A New Way to Save the Bees: Have Them Deliver Natural Pesticides to Crops
One of the most persistent and destructive problems in modern agriculture is its heavy reliance on pesticides. The United States alone uses about 1.1 billion pounds of these chemicals every year to protect flowering crops. The indiscriminate spraying doesn’t just pollute soil and water; it also kills many of the beneficial organisms those same crops depend on. That’s in addition to contamination of fruits and vegetables: Residues of 165 pesticides turned up in a 2013 U.S. Department of Agriculture sampling of the foods we eat every day.
But what if, instead of crop dusters blanketing fields with chemicals, you could use bees to deliver a precise dose of a treatment directly to the plants that need it? That is, what if you could piggyback on the vital work pollinating insects are already performing instead of inadvertently killing them?
That’s the idea in the technology called “entomovectoring.” Researchers in Canada and Europe have been experimenting for years with the idea of using bees (the “entomological” part of that word) as delivery systems (or vectors). They equip commercial beehives with trays containing a powder, and when bees are leaving the hive, they tramp through the powder and carry it on their limbs the way they carry pollen. When dosed with the appropriate bacterial, viral, or fungal additives, that powder deposited on the flower can protect a plant from a particular pest or disease. A Canadian company, Bee Vectoring Technology, has opened a factory to produce packets of its patented powdery “vectorite” customized for particular crops. The biological agent BVT uses is a naturally occurring fungus that the company says does not harm the bees.
In entomovectoring studies, honeybees have worked best for large field delivery because they forage up to two miles from the hive. Bumblebees tend to stay close to home, sticking to within 400 to 600 feet of their nest. But they’re less aggressive than honeybees and more tolerant of temperature fluctuations, making them effective in greenhouses. European researchers have also experimented with mason bees, which can sometimes be better vectors because they visit each flower more often.
Despite initial concerns, the bees haven’t suffered major ill effects while delivering certain pest-killing viruses and bacteria to flowers. Certain sublethal effects, such as an increased rate of water loss, may pose a risk, though at far lower levels than with synthetic pesticides.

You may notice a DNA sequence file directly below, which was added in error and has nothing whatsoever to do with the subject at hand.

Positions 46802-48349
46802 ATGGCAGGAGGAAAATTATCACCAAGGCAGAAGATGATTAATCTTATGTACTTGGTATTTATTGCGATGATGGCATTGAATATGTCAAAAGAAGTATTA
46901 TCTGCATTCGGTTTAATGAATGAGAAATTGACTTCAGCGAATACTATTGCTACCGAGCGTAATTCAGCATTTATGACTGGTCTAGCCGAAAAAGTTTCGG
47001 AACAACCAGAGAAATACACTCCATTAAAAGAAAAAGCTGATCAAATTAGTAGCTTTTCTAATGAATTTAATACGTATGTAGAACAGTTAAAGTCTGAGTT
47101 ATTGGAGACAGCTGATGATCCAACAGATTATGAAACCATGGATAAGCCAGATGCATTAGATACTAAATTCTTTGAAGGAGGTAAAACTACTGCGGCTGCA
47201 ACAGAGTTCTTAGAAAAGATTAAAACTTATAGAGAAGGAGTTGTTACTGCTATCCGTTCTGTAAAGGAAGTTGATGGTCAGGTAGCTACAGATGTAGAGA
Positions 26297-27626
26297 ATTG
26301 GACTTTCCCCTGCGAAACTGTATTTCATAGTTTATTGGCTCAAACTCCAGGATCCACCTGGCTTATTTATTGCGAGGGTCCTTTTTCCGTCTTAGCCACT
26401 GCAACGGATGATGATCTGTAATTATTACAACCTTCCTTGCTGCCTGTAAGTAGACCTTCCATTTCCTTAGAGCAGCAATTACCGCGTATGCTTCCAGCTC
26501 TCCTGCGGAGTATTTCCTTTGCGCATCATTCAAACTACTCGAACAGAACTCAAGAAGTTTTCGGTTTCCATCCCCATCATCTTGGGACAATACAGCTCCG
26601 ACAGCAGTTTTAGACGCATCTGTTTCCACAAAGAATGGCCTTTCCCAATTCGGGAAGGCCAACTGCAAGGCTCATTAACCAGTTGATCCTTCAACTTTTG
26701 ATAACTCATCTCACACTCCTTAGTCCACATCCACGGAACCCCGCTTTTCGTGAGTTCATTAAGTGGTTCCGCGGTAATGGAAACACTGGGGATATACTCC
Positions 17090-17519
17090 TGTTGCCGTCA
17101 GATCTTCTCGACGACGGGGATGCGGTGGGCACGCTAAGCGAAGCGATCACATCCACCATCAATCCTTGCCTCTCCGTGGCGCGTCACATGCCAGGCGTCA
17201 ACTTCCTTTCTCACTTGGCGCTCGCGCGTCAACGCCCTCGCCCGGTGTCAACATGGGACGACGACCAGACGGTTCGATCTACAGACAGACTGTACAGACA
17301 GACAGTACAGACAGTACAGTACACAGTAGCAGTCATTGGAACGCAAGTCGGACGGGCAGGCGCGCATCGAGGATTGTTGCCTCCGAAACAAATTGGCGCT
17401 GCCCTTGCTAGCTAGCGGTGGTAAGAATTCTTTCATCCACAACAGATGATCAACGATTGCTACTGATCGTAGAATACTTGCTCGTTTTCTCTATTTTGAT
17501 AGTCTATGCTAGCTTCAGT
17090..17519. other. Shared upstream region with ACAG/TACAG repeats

In an interview, Michael Collinson, chief executive at Bee Vectoring Technology, said entomovectoring can drastically cut the amount of a control agent and water needed to treat crops. With conventional spraying, a farmer typically applies several rounds of a pesticide during the bloom period, requiring as much as 600 gallons of water per acre. Even at that rate, as many as half the flowers may open and die, untreated, between spray intervals.
The bees, on the other hand, require no water, visit throughout the blooming season, and need to apply only a fraction as much of a particular protective substance. Moreover, the substances they deliver appear to benefit the entire plant, not just the flowers. In one study, honeybees delivered a treatment against fungi, insects, and mildew, and it later turned up in 96 percent of tomato leaves and 76 percent of sweet pepper leaves.
The need to apply large amounts of pesticides and fungicides using conventional spraying also has one other inevitable side effect: Resistance to a chemical tends to develop quickly, often in as little as three or four years. That doesn’t appear to be a problem with entomovectoring.
Because entomovectoring typically deploys biological control agents rather than chemicals, it can also qualify as organic. David Passifume, an organic farmer in Ontario, Canada, said his use of entomovectoring completely protected his strawberry crop from mold and rot even during the very wet 2015 growing season. After going organic, “we avoided some strawberry varieties because of their susceptibility to tarnish plant bugs,” Passifume said. But with entomovectoring, “we have gone back to planting them.”
For better or worse, entomovectoring has attracted interest from the opposite side of the agricultural world. An executive from agrochemical giant Syngenta (which is being acquired by ChemChina) now serves as an adviser to Bee Vectoring Technology. Rival Monsanto, which made a failed takeover bid for Syngenta last year, has also expressed interest in testing products with the company.
Thus the technology being touted for its ability to work with Mother Nature may yet end up as just another tool of the agro-industrial complex.